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College Diaries: Beginning the journey

Hannah+O%27Leary+%2C+senior%2C+shares+her+input+and+knowledge+about+the+college+admissions+process+throughout+an+upcoming+series+entitled+College+Diaries.
Hannah O'Leary , senior, shares her input and knowledge about the college admissions process throughout an upcoming series entitled College Diaries.

Hannah O'Leary , senior, shares her input and knowledge about the college admissions process throughout an upcoming series entitled College Diaries.

Hannah O'Leary , senior, shares her input and knowledge about the college admissions process throughout an upcoming series entitled College Diaries.

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The beginning of a new school marks a time for growth and learning. As thousands of kids march through the hallways, accompanied by mechanical pencils with their erasers still attached and sparkling white high-top Converse, there is an underlying current of stress among a certain group of students: the seniors. It should be our year, where we reign over the school and assure that this will, indeed, be the best year yet. However, everyone forgot to mention, though, that there is one small thing that most seniors must do before they can coast through their senior year: apply to college.

Oh, yeah, that one small thing. That everyone claims will predict the rest of our lives. So follow me as I navigate the world of college applications, freak out over deadlines and look to my future.


Ding. My email announces that I have an email. When I go to check my phone, I look and see that I have received yet another message from an obscure university, encouraging me to apply. Oh, yeah, for sure, I’m definitely going to apply now. To your university and the other 500 I have received emails from.

Don’t get me wrong — at first I was flattered to be getting so many emails. I thought that I was an extremely desirable candidate that all of these schools were fighting to get the attention of. But then, I got another email, and another and then 500 more, along with all of my peers.

As it turns out, our names have been given to colleges by the various testing agencies whose tests we take. Maybe I’m not such a desirable applicant after all. This revelation just reinforced what people have told me for so many years about college admissions: we are just another number to admissions committees.

I mean, sure, these schools claim that they give each and every applicant individual attention. That very well may be true, but I bet that the so-called “individual attention” lasts all of the 30 seconds that it takes an admissions officer to glance over an application.

To be honest though, what more should I expect? Not anything. Each school receives thousands upon thousands of applications. With so many people, most of the applicants are bound to blend in. So I guess that is where the second piece of advice that I have been receiving comes in: stand out.

That sounds all fine and dandy and all, but, to be honest yet again, I am pretty much exactly like all other applicants. I have faced no adverse hardships, nor any eye-opening, spiritual enlightenments. I am stunningly average (though I am sure my mom would disagree). Maybe that’s my stand-out feature: how unbelievably unremarkable I am.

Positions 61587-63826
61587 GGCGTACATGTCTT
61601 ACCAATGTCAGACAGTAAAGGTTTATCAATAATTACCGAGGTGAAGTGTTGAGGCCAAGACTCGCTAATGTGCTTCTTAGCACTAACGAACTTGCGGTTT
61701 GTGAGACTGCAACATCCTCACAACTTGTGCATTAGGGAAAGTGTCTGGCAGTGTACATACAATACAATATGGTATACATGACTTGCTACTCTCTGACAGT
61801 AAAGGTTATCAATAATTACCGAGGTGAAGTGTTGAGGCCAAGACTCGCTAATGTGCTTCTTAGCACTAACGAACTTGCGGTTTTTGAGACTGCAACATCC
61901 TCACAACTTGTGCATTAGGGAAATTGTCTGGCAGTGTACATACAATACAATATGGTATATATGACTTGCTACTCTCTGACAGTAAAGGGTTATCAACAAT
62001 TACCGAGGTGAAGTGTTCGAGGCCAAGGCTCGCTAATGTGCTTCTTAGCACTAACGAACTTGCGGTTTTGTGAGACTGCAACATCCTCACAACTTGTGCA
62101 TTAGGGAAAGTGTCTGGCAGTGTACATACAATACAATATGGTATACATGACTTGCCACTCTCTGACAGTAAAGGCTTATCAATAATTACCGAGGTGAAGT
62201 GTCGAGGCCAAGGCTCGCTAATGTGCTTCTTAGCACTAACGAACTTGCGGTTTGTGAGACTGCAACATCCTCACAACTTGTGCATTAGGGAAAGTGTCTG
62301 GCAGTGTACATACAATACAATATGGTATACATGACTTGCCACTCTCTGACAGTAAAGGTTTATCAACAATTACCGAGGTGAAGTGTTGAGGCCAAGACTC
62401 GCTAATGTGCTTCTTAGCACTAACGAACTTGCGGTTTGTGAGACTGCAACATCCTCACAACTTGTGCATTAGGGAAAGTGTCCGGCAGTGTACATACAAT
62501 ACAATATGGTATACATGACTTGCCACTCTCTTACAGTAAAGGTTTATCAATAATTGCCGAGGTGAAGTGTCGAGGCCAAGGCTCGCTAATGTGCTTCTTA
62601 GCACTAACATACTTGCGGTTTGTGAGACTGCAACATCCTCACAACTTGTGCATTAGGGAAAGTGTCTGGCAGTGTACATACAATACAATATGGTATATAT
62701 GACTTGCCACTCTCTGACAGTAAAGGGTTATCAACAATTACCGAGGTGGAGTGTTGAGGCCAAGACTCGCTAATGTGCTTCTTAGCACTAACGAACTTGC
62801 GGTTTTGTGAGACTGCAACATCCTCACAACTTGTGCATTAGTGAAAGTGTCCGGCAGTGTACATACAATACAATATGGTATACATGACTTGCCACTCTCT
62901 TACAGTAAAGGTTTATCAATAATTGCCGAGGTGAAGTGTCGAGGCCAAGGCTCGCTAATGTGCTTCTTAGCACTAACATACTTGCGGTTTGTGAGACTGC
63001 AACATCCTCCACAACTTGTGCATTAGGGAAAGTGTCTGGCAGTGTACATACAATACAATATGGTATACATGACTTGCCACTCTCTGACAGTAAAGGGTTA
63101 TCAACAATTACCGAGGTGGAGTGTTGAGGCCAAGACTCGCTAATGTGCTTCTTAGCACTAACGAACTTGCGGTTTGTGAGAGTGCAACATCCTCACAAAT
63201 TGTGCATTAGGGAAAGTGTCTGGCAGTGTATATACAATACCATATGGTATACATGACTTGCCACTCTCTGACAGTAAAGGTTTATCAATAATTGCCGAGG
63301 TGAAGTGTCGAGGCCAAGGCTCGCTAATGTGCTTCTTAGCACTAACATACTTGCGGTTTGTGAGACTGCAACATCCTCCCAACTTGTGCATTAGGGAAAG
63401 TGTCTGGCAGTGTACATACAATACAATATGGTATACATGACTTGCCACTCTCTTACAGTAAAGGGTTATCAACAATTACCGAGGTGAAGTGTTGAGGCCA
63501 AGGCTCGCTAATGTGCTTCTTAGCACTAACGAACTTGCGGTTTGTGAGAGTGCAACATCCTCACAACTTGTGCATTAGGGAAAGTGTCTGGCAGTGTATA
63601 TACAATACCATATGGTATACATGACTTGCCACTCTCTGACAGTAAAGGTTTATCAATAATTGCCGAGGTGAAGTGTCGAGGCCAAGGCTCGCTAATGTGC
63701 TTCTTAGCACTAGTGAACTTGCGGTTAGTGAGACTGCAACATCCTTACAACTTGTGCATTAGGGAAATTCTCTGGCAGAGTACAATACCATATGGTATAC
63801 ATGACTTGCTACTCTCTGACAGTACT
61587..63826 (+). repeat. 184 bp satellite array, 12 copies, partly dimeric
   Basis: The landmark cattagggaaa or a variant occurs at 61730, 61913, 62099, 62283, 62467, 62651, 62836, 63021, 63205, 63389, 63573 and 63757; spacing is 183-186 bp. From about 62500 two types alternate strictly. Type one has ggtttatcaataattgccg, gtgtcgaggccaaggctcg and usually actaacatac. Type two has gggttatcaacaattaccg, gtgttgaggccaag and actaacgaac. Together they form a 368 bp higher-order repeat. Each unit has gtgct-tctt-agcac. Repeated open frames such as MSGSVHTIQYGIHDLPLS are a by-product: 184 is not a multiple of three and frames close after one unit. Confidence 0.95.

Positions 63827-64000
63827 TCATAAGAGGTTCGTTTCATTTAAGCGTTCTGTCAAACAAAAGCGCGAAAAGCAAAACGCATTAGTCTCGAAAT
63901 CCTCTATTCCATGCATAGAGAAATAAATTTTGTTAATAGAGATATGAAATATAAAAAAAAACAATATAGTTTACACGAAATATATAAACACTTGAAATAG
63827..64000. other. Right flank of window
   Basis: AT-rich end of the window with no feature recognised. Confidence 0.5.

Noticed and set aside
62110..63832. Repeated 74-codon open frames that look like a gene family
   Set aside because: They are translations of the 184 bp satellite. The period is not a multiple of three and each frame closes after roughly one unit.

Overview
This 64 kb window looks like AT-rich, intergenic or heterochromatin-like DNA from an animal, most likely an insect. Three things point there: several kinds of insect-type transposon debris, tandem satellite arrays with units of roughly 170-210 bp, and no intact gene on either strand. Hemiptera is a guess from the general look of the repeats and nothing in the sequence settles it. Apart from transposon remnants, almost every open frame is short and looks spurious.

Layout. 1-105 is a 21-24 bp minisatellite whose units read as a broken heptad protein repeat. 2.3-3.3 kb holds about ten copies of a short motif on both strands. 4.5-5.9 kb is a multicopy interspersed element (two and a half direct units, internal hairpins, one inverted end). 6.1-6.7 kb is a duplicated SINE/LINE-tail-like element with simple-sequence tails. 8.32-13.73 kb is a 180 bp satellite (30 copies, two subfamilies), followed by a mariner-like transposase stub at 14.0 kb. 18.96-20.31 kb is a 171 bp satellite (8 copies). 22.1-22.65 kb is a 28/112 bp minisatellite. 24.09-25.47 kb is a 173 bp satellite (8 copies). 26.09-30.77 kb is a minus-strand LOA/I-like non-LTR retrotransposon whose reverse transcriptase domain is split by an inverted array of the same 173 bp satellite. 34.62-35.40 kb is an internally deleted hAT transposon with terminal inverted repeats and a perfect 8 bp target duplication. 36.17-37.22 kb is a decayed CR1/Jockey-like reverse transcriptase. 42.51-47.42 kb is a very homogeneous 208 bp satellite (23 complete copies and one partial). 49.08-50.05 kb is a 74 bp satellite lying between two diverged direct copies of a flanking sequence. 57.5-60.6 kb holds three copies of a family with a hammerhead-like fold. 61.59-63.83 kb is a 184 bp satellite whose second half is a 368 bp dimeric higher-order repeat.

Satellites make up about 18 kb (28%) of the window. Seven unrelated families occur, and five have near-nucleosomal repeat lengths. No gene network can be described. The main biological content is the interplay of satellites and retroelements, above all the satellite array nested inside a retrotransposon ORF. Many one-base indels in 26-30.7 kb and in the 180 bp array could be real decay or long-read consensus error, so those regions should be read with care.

It may sound like I am complaining about how unremarkable my life appears to be to me, but in reality, I am so grateful for all of the opportunities that have been afforded to me. There are kids all over the world who can only dream about living in a home with loving, supportive parents who can afford to buy me clothes, food, education, sports and travel. Somewhere along the way, I was unbelievably lucky to be born in the life that I have been given. Sometimes, though, I just feel like any other teenager trying to navigate the world.

It seems to me like all teenagers lie somewhere between the realm of child- and adult-hood. I’m too old to do half of the things that I want to do, and too young for the other half. Whenever I see my extended family, the first thing they tell me is the obligatory explanation about how much I’ve “matured since last Thanksgiving.” Then we get to the juicy part, though, and the questions start raining down. “Where do you want go to school?” “What do you want to major in?” “What do you want to do for the rest of your life?”

Every time, I give the same disappointing response: I don’t know. I have no idea. Zip, zero, nada. However, if I do attempt to give an answer, they cut me off to tell me about how I should not be worried about such things yet. I’m still in high school, I still have so much time until I need to decide. It gets a bit confusing sometimes. Do you want me to have my stuff together, or do you want me to go with the flow and carpe the diem out of my senior year?

I don’t know (once again, of course). I am just trying to navigate the line between adult and child just like all of my fellow teens. To me, this journey towards the rest of my life all starts with college, so I guess that is where I’ll go from here. The road to college, though, all starts with the tumultuous world of college admissions (shudder). So, follow me along through my journey. All of the tears, freak-outs, pessimism and hope will be documented here, and I cannot wait to share my journey.

Click on the embedded links to visit key places to visit during the application process.

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The student news site of Homestead High School in Mequon, Wisconsin.
College Diaries: Beginning the journey